Review: Patrick Caulfield & Gary Hume – Tate Britain

They are for easy reading

Their work is shown in separate galleries. There are similarities in the use of materials like gloss paint, solid plane colours, the graphic style but that is about it.

They connect to a period of graphic art that had established itself as the way to brand, sell products to the masses. Hard edges, textual symbols, simple advertising campaigns. They ask nothing. Using gloss paint as a reference to the everyday appropriating colour from the household. They represent a late period in pop art.

They are popular with many people and its easy to understand because they use graphic design concepts that make them easy to read without much need to read between the lines or think for oneself.

I suspect Patrick Caulfield liked to read comic books as his paintings are very similar. A strong emphasis on the lines, simple single colours with little tone or layering. I am not really moved by his work but there is a lot more context and simple references to the past. Objects in still life used by contemporary society, the environments from inside a building and outside.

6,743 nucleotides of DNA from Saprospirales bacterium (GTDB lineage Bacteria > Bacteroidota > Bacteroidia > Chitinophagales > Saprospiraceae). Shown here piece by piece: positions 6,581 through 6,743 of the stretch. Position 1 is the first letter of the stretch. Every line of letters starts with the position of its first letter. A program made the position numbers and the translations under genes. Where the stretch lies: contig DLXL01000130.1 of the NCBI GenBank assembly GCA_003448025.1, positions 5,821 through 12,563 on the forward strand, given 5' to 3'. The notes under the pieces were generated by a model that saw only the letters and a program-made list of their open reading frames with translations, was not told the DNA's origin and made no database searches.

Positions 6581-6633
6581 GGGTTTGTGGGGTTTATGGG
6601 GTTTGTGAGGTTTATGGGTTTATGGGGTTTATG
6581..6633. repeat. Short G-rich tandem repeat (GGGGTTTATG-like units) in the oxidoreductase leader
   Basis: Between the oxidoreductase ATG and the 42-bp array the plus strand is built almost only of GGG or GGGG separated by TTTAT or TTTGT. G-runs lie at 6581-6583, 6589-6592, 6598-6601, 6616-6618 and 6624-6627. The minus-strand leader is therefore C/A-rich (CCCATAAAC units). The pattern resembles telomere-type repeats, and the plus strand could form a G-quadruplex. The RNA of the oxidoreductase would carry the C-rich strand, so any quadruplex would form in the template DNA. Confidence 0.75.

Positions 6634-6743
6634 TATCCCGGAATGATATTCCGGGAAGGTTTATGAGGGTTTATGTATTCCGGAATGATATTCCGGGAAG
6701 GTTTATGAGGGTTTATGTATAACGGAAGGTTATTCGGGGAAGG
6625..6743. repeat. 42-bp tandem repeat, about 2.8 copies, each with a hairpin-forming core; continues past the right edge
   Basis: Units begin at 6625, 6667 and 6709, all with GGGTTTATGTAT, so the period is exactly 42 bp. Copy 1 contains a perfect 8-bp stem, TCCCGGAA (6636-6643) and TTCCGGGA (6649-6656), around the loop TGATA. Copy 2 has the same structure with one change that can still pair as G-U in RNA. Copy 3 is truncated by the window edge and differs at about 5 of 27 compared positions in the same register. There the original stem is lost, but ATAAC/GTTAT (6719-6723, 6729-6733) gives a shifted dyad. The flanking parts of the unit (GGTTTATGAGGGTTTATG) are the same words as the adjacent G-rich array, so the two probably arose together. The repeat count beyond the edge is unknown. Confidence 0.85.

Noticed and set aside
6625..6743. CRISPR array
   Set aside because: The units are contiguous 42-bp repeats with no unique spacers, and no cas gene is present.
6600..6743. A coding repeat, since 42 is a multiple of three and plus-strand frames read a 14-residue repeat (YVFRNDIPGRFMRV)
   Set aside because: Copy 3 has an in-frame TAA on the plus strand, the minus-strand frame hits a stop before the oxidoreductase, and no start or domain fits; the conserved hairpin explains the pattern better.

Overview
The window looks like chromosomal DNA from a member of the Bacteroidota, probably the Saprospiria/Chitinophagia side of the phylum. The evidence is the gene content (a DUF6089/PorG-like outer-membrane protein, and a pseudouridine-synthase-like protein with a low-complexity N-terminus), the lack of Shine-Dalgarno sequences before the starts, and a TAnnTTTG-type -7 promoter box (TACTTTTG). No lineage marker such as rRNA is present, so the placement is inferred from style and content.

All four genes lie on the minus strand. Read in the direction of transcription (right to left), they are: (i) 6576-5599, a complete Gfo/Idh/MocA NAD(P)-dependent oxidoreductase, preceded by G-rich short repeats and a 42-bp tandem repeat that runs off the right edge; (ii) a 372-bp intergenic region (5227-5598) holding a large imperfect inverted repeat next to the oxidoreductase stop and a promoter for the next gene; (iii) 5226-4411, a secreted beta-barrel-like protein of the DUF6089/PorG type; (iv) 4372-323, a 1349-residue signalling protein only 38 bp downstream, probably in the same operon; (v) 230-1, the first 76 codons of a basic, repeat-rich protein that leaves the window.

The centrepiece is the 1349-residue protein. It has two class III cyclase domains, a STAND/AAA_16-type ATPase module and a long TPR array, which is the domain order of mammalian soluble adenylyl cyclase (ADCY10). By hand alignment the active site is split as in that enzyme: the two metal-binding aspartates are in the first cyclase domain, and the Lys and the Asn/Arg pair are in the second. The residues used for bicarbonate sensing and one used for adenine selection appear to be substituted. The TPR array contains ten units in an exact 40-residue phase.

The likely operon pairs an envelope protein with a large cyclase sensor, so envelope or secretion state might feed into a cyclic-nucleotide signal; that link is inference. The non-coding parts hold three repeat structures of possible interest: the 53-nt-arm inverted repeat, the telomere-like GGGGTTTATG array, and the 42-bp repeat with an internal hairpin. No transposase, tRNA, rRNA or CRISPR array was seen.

Places of holidays, the home and restaurants one might have entertained in ones own life. They could be postcards. Then there are patterns of wallpaper or wood that are used sparingly and seem linked to 60′s or 70′s. A period of his own life giving a retro feeling.

Gary Hume’s paintings are more abstract with figurative references in the work on show. Although one can say that they are paintings the gloss colours are single layered tones and are flat. They do not really make one feel involved. The lines are not so prominent so the colours become juxtapositions to each other they change the dynamic. The image becomes more obscure but at the same time they are recognizable. They hint but share nothing.

I don’t really associate any interest in these exhibitions. Some people I suspect would as they offer something of themselves or of times one may have forgotten about. As they do stir memories of the past but are instant then gone.

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